blandr: a Bland-Altman Method Comparison package for R

blandr carries out Bland Altman analyses (also known as a Tukey mean-difference plot) as described by JM Bland and DG Altman in 1986.

This package was started in 2015 as existing Bland-Altman R functions did not calculate confidence intervals: my belief is that when drawing Bland-Altman plots, confidence intervals should be considered the gold-standard. blandr fulfils this need!

The benefits

Citations

You can find the citation information through the usual R citation commands:

citation("blandr")
#> 
#> To cite blandr in publications, please use:
#> 
#>   Datta, D. (2017). blandr: a Bland-Altman Method Comparison
#>   package for R. Zenodo. DOI:10.5281/zenodo.824514
#>   https://github.com/deepankardatta/blandr
#> 
#> A BibTeX entry for LaTeX users is
#> 
#>   @Manual{,
#>     title = {blandr: a Bland-Altman Method Comparison package for R},
#>     author = {Deepankar Datta},
#>     doi = {10.5281/zenodo.824514},
#>     year = {2017},
#>     url = {https://github.com/deepankardatta/blandr},
#>   }

The DOI will refer to all versions of blandr. If you need to cite specific releases DOIs, the full versioning information can be found at Zenodo (https://zenodo.org/record/824515), with the full source code at the blandr GitHub page (https://github.com/deepankardatta/blandr/).

Installation

You can install blandr from github with:

install.packages("devtools")
devtools::install_github("deepankardatta/blandr")

Currently the code is hosted at https://github.com/deepankardatta/blandr/ - in future I hope it will be available on CRAN for easy integration into R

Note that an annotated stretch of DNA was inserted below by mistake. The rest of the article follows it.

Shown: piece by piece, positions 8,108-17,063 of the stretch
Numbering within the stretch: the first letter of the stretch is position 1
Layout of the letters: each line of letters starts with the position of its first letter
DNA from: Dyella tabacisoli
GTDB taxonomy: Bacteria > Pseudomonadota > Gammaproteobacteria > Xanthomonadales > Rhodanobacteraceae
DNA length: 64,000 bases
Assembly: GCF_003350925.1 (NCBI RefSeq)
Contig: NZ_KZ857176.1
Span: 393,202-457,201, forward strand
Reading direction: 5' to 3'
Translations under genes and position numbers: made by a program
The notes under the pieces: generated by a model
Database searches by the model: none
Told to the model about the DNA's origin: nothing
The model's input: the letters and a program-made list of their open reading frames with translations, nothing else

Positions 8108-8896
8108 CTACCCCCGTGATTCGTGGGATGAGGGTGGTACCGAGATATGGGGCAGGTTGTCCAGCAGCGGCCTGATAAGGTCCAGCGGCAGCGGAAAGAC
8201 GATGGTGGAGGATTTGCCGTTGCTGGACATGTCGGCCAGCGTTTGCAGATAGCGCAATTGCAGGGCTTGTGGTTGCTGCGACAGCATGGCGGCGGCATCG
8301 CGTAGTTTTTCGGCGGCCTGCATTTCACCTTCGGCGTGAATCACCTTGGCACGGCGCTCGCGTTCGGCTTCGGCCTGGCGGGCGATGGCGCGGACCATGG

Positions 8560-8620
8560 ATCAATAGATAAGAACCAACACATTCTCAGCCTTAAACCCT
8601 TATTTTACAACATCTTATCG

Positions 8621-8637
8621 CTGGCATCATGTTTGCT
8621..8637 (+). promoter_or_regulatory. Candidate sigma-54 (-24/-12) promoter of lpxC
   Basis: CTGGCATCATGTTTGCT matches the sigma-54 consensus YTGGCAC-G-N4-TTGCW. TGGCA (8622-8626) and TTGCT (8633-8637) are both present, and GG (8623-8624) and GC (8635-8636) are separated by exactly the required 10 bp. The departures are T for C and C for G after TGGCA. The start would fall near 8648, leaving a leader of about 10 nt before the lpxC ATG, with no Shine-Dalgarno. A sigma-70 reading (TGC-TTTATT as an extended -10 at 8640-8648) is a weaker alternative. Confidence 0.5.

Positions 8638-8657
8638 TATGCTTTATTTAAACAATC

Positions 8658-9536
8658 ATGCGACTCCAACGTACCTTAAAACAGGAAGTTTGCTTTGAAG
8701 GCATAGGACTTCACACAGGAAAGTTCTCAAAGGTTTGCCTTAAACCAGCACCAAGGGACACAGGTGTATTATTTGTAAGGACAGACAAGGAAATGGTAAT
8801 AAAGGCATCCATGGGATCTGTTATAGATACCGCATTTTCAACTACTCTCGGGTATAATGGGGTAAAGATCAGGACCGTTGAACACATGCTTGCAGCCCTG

Example

This is a basic example which shows you how to solve a common problem:

library(blandr)
load(file="Data/bland.altman.PEFR.1986.rda")
blandr.display ( bland.altman.PEFR.1986$WrightFirst , bland.altman.PEFR.1986$MiniWrightFirst , sig.level=0.95 )
blandr.draw( bland.altman.PEFR.1986$WrightFirst , bland.altman.PEFR.1986$MiniWrightFirst )

Why release a version <1.0?

I am believer that if the function is good enough to work, I should just publish, see if others can improve it and just iterate slowly to get to a version 1.0. What counts as a 1.0? Well I’d like other people to help validate it, and add a few more functions, to a point there should not be much more to add to this.

From what I’ve read this is what’s called a “Minimum Viable Product” (https://en.wikipedia.org/wiki/Minimum_viable_product).

Why the name?

Thinking of a unique name was difficult - and it wasn’t worth spending/wasting time on this initially. Curiously it was going to be called BlandAltmanEdinburgh (as I was in Edinburgh at the time I made this) until I considerd uploading this to GitHub and CRAN.

Hadley Wickham has an excellent set of documentation on creating packages. The one on naming (http://r-pkgs.had.co.nz/package.html) is worth a read. Reflecting on it a lot of the naming issues are to prevent collisions with similarly named packages, so using blandaltman in the name might have cause problems. Mirroring the pre-existing plyr and knitr I thought I’d just add a “r” to “bland”: yes it doesn’t involve Altman’s name, but I couldn’t think of anything better.

If you can think of a better name please let me know!

Further information

Further information can be found in the function help files in the package, as well as in the vignettes.

Future improvements

Whilst this package is good enough for use, there is the scope for iterative improvements.

Future works include:

Help wanted!

Comments on the code, suggestions for improvement, verification tests, validation studies, and even code contributions would be gratefully accepted. Email me at deepankardatta@nhs.net and I’ll try and get back to you as soon as possible. Please do bear in mind this is a side-project, and I can be otherwise busy with a lot of other work.